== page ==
Bringing on a spinner early is quite a bright idea, because top order batsmen are not used to slow bowling and, with the new ball, some spinning deliveries might grip and turn and others, pitching on the shiny part of the ball might skid straight on. Jargon Busting - mastering the art of cricket; Simon Hughes; Channel 4 Books, London; 2002; Page 101.
As a consequence, I'll mow the wicket on the field across the road as that's a lot flatter than my current practice venue and see if I can get the ball to turn on there. That'll give me a truer picture of how my bowling is going at the moment and whether I'm losing the ability to turn the ball.
Cricket on the field with the kids.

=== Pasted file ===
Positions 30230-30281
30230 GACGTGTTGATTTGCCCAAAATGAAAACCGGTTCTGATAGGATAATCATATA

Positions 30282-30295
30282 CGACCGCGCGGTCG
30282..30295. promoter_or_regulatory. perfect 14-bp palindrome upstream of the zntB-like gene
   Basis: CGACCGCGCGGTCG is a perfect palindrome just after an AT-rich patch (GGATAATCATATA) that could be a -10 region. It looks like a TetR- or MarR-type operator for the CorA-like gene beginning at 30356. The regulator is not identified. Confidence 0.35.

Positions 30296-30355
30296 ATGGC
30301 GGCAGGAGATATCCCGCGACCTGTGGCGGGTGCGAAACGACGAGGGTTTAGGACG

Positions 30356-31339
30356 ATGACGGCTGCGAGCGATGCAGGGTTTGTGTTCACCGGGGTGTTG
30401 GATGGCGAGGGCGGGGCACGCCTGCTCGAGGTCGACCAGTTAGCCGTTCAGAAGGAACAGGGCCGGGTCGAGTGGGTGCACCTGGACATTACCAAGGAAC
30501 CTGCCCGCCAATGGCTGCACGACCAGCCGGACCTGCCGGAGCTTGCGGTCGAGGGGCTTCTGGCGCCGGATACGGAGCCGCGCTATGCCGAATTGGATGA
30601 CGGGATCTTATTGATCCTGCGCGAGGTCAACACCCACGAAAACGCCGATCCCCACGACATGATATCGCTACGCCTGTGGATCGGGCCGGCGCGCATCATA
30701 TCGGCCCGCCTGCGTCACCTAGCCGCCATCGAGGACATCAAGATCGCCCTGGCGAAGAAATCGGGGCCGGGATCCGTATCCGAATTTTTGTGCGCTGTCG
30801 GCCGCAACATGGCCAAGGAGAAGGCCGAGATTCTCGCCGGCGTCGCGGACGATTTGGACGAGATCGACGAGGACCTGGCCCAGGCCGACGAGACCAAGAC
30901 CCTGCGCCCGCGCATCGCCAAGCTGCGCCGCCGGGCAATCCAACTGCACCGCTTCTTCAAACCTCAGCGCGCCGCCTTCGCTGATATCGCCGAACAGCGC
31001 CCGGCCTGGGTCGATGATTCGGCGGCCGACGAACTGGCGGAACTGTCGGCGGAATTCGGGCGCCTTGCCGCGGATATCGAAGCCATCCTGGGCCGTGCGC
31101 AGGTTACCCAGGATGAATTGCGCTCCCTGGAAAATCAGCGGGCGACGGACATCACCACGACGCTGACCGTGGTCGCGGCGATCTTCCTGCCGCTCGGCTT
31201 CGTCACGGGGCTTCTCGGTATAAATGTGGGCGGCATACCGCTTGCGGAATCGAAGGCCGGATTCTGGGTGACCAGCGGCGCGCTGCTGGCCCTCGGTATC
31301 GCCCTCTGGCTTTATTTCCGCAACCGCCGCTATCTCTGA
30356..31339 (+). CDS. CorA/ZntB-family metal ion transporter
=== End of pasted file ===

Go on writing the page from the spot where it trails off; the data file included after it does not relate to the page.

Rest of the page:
For the first time this summer the kids on the estate and my son Joe asked me if they could play cricket on the field. Of course I said yes and was quite pleased because, yesterday I'd decided that I wouldn't continue to maintain it because the kids showed no inclination to use it. So 6 of us went over and had a game. What with them all being another year older they all played quite sensibly with some sense of what the game is about. It was quite good to see that they were all taking the fielding quite seriously and all bowling fairly straight and correctly. One kid in particular - Jojo bowled really well and if he could catch would have had 3 bowled and caughts but he put down everyone of them and they were all dollies! We had a good game with my son Joe winning with the most runs and showing a bit of improvement with his bowling (He bowls round arm like Malinga) where he was getting his arm almost back to vertical and when he did so he was taking wickets. So what with this sudden desire to play cricket on the field and my need to have a closer look at my own bowling I'll be mowing the field tomorrow at some point and I'll also mark out crease lines using the 'Round up' plant killer.